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Creating Wealth With Your Cognitive Surplus


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We have, like all those that come before, failed to fix our major problems, and in many instances only made the world worse. It falls to the next generation for hope. But with this economy going down the drain and with all the wild machinations in the commodities markets and the likelihood of a default on US Treasury bills, you have to wonder if there will be a future left to for our children to hope for! There is some good news out there though.

It is no secret that watching TV stunts mental growth and prevents people from reaching their full potential. In the serious wealth creation game, television is the pacifier that placates the masses, feeding them the false drivel that the real financial movers and shakers want you to believe. The good news is this: Our kids might be getting bored with watching TV. That's good news!

According to some intellectuals in the wealth building community, there is a new theory going around the financial circles that is gaining in popularity: It a theory called: Cognitive Surplus. Cognitive means related to thinking; surplus means extra. Get to the point, you are saying. Well, here's the idea. . .

Following the Second World War, America had something truly new - millions of people with free time on their hands. In other words, masses of people with idling brains: A cognitive surplus.

So, what did people do with all of this new free time? They watched TV. . . for many hours, nearly every day of their lives. Collectively, Americans watch 200 billion hours of television per year.

Priorities are proceeding to reorder. There are a number of reasons to think that this theory may be right, here is an example:

I was having dinner with a group of friends about a month ago, and one of them was talking about sitting with his four-year-old daughter watching a DVD. In a flash she sails across the room from her couch and starts looking high and low by the screen. That seems like a cute moment. Maybe she's going back there to see if Dora is really back there or whatever. Unexpectedly, that wasn't what she had in mind. She started rooting around in the cables. And her dad said, “What you doing?" She could hardly believe the question “Looking for the mouse of course. "

Even a child understands that not all media is worth giving their attention to.

If this theory is right, and if people do finally pull themselves away from their flashing images, the consequences could be staggering. Those 200 billion hours of TV watching are equal to the creation of 2,000 Wikipedias, every year. Think about that for a moment. This cognitive surplus is huge, even if only one quarter of us cut back on our TV-watching and do something half productive.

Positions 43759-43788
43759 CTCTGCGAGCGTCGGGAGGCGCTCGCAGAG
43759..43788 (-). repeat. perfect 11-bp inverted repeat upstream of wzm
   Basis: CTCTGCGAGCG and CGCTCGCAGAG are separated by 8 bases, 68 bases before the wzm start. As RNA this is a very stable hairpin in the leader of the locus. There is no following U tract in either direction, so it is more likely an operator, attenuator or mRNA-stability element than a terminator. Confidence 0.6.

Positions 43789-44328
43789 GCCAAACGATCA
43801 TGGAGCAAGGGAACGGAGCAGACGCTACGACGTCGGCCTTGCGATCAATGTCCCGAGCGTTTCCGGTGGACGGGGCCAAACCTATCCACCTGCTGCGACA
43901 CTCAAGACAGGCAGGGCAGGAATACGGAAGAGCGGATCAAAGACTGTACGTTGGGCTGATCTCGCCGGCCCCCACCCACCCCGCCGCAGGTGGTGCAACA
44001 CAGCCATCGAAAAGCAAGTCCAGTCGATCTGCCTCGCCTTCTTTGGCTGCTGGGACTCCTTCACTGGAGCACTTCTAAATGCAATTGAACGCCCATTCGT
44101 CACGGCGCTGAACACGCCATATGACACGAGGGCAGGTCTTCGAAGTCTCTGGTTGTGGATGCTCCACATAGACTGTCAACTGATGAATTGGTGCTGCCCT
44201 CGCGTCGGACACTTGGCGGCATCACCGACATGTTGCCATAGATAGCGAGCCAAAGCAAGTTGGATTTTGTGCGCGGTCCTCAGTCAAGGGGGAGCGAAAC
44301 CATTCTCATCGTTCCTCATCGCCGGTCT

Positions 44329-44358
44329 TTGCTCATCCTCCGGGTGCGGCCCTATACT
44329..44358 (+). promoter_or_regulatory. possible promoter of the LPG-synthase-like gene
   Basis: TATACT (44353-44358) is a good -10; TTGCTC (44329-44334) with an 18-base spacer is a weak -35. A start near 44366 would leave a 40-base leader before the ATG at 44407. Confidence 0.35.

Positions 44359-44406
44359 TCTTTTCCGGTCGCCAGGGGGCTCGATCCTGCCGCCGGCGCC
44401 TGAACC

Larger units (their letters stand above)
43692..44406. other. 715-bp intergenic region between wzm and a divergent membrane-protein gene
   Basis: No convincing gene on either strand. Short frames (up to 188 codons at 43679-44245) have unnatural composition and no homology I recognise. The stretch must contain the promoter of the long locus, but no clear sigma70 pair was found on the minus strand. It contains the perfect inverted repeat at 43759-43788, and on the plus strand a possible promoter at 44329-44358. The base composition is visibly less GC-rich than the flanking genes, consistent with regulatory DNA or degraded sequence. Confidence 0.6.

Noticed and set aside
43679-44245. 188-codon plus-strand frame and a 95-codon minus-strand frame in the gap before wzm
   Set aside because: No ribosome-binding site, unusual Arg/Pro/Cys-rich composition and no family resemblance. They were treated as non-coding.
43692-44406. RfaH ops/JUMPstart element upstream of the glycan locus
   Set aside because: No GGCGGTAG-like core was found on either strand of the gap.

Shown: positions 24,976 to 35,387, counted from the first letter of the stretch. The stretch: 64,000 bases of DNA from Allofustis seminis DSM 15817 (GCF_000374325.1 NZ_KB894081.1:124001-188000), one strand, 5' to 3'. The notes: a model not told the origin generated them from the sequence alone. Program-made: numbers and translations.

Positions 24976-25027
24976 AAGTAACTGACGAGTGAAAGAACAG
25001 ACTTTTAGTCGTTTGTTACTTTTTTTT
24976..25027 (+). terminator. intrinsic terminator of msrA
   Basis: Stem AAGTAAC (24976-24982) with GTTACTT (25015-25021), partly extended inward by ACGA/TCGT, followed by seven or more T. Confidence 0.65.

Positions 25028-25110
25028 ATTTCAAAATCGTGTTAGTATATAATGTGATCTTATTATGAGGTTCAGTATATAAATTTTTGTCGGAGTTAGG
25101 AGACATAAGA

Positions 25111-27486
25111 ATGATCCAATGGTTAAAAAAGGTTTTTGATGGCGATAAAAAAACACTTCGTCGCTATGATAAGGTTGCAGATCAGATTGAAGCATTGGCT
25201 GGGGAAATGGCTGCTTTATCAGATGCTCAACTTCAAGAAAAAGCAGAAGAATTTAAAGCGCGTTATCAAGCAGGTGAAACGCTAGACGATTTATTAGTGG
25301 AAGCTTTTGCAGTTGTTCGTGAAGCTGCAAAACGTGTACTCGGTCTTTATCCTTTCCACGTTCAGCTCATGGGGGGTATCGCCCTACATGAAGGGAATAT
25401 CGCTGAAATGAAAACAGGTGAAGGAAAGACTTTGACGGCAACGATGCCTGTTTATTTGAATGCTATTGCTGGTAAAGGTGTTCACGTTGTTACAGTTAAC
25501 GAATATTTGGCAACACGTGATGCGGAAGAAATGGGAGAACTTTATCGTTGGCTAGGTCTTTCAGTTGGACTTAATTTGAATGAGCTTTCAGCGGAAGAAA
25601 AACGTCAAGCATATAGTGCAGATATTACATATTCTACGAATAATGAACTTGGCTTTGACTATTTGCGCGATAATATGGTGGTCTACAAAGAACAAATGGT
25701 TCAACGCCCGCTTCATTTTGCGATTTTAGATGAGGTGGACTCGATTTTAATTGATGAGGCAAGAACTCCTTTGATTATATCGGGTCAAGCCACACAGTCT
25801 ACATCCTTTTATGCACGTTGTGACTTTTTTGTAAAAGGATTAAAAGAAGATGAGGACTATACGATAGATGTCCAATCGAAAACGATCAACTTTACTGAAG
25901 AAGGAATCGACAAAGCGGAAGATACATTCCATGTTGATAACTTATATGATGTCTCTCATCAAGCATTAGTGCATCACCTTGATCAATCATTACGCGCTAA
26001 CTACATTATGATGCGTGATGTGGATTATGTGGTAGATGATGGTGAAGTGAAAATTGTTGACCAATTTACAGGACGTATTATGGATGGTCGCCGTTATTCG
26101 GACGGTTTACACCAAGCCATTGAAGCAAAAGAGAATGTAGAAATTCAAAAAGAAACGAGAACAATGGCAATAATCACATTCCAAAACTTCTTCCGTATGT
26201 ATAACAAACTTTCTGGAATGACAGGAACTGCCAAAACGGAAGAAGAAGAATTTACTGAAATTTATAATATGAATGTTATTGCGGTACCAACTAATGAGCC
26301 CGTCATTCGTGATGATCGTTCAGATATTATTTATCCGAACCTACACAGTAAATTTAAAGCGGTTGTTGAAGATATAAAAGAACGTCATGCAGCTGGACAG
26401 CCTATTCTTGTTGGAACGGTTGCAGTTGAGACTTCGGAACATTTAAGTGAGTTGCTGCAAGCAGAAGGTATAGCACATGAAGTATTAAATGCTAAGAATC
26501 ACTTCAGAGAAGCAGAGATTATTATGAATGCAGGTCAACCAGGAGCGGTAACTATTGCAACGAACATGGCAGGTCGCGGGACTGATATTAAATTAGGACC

How will this little girl spend her time as she grows up? If even half of her young amazing mind was used for more productive means with that mouse, then imagine what could be done? And what if her peers do the same? There are going to be some big changes happening. Very positive changes.

Doing something is almost always better than doing nothing. On the other hand, if you do nothing, you are - and remain - a zero, a non-event. Creating wealth doesn't just happen.

Do you think the economies reaction would be positive or negative from this extra brain energy? How can you as an individual harness this power, either for investment purposes or in your life? We have to find an answer to these questions before it is too late. The answers must be discerned quickly if we want to have any chance at fixing the world. The real secret to making money is using your cognitive surplus to your advantage!

Englishman Peter Macfarlane is an author and lecturer on offshore finance, investment, due diligence and wealth creation matters. After fifteen years advising high net worth clients on offshore asset protection structures such as companies, trusts and private interest foundations, he decided on a career change and now mentors individuals who are interested in creating, preserving and growing wealth in a secure offshore environment. Peter defines wealth in the broadest sense, believing that money is worthless if you don't have health and happiness. He is now joint editor of The Q Wealth Report, a publication dedicated to publishing freedom, wealth and privacy information for a select audience. More detailed articles about wealth creation are available at the Q.


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